Sep 26

Three Mets’ Storylines: Marlins Won Emotional Battle From Start

Unquestionably, the Miami Marlins played – and won – the emotional card Monday night in beating the Mets. The pre-game ceremonies honoring Jose Fernandez were touching and emotional; not a dry eye in the house.

The trumpet solo of “Take Me Out To The Ballgame,’’ was beyond belief. Who would have expected that? Then there was the emotional meeting of the Mets and Marlins at the pitcher’s mound, reminiscent of the night of Mike Piazza’s homer when the Mets and Braves embraced.

“This is bigger than baseball,” Mets manager Terry Collins said. “This kid touched a lot of people. They jumped on us early and took the air out of the balloon.”

CESPEDES AND GORDON EMBRACE (AP)

CESPEDES AND GORDON EMBRACE (AP)

While it had to be tough for them, the Mets’ players conducted themselves with class and dignity and understood the anguish of the Marlins and let them have their moment.

“This team is first class,” Collins said of his players. “Our organization is first class. … They respected the night.”

None of that can be planned. That has to come from the heart.

“There’s no script for this,” said Marlins manager Don Mattingly.

Dee Gordon immediately captured the hearts of the crowd by leading off the game with a home run. He first honored Fernandez by taking the pitcher’s right-handed stance and wearing his helmet. After one pitch, he switched to his normal left-handed stance and homered and broke down in tears when he reached the plate.

The game was emotionally over then, but the Marlins put a nice touch on the night when they circled the mound and left their caps on the rubber that was Fernandez’s domain.

Collins understood the emotion of the night, that didn’t but didn’t share the fans’ enthusiasm with the Marlins’ 7-3 victory.

“It’s hard,’’ Collins said. “It’s always for Jose, but I like to win. … I said yesterday I would be glad when this day is over, and I’m glad it is over.’’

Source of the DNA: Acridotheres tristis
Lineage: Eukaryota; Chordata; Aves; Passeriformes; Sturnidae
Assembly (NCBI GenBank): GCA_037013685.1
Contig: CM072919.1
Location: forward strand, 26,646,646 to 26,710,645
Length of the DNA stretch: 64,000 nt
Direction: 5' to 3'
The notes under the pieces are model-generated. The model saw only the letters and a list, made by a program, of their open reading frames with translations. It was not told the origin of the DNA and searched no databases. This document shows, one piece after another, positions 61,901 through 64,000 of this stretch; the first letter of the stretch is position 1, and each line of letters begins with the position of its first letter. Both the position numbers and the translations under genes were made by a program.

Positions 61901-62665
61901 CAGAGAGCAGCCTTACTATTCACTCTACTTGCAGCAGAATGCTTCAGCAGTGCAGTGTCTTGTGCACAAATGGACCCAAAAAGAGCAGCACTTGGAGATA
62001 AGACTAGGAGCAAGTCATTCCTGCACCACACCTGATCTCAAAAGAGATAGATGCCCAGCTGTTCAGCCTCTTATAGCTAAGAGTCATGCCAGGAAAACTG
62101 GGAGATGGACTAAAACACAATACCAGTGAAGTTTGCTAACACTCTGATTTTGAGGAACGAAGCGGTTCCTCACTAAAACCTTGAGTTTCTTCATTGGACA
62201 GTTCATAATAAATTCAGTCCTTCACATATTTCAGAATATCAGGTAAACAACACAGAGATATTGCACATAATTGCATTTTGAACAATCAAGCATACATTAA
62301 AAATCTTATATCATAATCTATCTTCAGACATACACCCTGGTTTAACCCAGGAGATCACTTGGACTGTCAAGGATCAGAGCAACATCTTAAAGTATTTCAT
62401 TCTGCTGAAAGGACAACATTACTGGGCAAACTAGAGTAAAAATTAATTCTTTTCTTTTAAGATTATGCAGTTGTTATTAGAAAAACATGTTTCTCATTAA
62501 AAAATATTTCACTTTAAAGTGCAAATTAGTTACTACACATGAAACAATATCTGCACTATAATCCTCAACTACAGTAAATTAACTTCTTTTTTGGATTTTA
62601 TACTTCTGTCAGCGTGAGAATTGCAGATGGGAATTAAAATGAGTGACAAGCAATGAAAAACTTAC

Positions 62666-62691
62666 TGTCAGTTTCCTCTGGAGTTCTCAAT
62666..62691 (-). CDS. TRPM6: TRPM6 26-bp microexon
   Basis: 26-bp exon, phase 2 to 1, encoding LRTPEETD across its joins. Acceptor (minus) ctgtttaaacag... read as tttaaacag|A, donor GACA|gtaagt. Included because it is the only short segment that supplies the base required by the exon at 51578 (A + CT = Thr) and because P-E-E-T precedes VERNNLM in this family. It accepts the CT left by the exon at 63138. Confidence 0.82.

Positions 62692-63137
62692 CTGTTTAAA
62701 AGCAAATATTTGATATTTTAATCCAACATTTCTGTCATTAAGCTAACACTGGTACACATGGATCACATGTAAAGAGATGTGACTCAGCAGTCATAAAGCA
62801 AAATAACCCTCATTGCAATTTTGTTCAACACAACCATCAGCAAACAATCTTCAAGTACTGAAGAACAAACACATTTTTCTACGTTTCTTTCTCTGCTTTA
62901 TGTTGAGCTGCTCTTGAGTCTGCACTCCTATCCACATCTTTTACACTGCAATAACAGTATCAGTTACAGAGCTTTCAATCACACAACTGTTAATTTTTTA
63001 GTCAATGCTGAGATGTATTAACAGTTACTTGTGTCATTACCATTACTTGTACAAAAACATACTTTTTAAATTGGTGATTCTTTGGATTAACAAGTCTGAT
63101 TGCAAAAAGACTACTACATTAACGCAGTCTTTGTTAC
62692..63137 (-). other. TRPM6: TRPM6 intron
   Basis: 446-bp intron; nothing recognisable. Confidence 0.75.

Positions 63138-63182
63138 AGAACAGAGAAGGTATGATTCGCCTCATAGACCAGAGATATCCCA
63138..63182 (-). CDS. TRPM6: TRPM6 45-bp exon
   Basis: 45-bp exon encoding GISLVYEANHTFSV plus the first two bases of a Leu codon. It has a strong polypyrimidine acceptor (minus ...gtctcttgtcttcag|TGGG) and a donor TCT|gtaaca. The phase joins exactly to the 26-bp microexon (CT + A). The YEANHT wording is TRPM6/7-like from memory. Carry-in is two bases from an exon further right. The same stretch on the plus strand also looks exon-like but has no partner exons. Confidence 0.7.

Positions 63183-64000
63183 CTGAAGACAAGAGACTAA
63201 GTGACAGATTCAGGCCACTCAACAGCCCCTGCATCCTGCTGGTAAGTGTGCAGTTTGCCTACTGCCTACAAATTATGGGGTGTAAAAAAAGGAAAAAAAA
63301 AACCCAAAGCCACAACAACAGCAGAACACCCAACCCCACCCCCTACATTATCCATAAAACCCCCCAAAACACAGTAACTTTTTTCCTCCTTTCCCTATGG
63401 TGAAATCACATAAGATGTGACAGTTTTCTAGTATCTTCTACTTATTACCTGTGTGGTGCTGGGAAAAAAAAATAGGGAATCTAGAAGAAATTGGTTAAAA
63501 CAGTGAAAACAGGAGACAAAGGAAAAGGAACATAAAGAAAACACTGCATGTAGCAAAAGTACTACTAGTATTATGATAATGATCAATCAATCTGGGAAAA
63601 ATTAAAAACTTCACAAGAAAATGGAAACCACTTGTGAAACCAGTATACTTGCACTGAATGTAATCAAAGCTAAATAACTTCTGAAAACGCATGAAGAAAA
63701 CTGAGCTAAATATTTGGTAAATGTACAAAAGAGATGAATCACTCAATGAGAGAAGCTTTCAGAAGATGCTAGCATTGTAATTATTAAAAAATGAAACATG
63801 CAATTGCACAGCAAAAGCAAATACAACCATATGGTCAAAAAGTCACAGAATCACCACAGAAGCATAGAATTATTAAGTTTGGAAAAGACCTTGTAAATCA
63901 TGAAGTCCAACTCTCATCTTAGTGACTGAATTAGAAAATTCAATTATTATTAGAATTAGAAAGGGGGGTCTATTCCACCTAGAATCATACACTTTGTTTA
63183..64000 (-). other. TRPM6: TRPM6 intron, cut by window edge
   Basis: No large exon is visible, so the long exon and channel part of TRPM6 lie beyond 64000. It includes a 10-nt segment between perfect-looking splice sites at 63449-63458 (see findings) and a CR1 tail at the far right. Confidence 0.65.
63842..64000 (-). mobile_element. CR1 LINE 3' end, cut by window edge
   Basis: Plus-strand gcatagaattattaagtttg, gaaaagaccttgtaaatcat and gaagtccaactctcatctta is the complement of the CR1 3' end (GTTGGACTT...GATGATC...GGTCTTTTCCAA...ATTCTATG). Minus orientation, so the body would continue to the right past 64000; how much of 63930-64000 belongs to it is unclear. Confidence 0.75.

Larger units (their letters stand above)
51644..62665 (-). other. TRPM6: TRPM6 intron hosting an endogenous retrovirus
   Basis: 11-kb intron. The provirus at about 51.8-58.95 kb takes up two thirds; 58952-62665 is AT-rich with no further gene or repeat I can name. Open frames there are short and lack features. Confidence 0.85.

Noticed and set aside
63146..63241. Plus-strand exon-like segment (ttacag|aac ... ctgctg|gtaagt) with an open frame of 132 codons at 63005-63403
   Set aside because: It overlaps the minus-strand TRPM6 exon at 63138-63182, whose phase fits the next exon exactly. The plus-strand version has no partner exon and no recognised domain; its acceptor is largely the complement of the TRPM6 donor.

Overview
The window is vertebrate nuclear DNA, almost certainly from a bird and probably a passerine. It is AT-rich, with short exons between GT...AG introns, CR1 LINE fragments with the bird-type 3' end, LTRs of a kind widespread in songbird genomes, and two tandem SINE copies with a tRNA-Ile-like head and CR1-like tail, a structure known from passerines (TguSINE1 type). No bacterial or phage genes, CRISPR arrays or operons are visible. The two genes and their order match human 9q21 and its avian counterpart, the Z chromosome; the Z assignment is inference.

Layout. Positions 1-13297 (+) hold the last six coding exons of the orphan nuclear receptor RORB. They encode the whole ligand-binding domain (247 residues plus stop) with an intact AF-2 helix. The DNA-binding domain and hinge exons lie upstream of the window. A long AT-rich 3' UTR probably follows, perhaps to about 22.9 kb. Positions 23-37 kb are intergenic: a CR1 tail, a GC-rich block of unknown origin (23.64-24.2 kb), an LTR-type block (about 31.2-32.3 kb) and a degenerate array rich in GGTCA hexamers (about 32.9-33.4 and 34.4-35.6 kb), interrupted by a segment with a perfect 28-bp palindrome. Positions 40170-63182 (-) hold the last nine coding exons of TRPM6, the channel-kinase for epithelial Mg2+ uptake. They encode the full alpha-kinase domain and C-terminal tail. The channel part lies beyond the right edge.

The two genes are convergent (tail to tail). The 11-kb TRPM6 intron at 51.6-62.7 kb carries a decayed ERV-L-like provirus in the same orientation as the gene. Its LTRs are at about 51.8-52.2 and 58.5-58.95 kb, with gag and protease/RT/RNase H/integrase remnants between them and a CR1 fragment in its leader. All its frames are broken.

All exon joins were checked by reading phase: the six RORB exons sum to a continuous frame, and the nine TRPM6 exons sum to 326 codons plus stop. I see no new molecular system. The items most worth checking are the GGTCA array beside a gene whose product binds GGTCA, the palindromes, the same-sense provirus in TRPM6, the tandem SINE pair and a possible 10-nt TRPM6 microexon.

Through it all, the Mets caught a break when Cincinnati routed the Cardinals in St. Louis.

Emotions, of course, was the main storyline. The others were Bartolo Colon’s short night and the Mets’ listless offense.

COLON DIDN’T HAVE IT: Colon flexed his legs that made us wonder if something is physically wrong with the Mets’ only remaining healthy pitcher.

Colon gave ups seven runs on eight hits in 2.1 innings. He hadn’t had a start this poor since only four innings, Aug. 15, in Arizona.

“He didn’t have his good stuff tonight,’’ Collins said, adding he hopes it is different Saturday in Philadelphia.

Collins thought something was wrong with Colon’s calf, but said the pitcher is fine.

THE OFFENSE DISAPPEARED: The Mets scored 44 runs in their four games against the Phillies, but came up empty tonight.

The Mets produced only seven hits against nine Marlins pitchers.

Jay Bruce started again and got another hit. Perhaps he’s turned it around.

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Sep 16

Mets Must Take Advantage Of Schedule

We’ve heard for the past month what an easy schedule the Mets have down the stretch compared to St. Louis and San Francisco.

However, it doesn’t matter how easy the Mets theoretically might have it if they don’t win. With the Cardinals and Giants beating each other this weekend, the Mets have three games with the Twins, who have the worst record in the majors.

“We’re going home in the wild-card hunt,” manager Terry Collins said after the Washington series. “Our fans should be excited. It’s the last homestand. … We caught up a lot in the last couple of weeks. We’ve got ourselves right where we need to be.”

There will be a myriad of reasons to blame if the Mets don’t make it, not the least of which is their record against several of the National League’s cupcakes. They are a combined 17-24 against Colorado (1-6), Arizona (1-5), Philadelphia (6-6), and Atlanta (9-7).

Their combined 2-11 record against the Diamondbacks and Rockies, by itself, could derail the Mets.

Here are the remaining schedules of the Mets, Cardinals and Giants:

Sept. 16: Twins at Mets; Cardinals at Giants.

Sept. 17: Twins at Mets; Cardinals at Giants.

Sept. 18: Twins at Mets; Cardinals at Giants.

Sept. 19: Braves at Mets; Cardinals at Rockies; Giants at Dodgers.

Sept. 20: Braves at Mets; Cardinals at Rockies; Giants at Dodgers.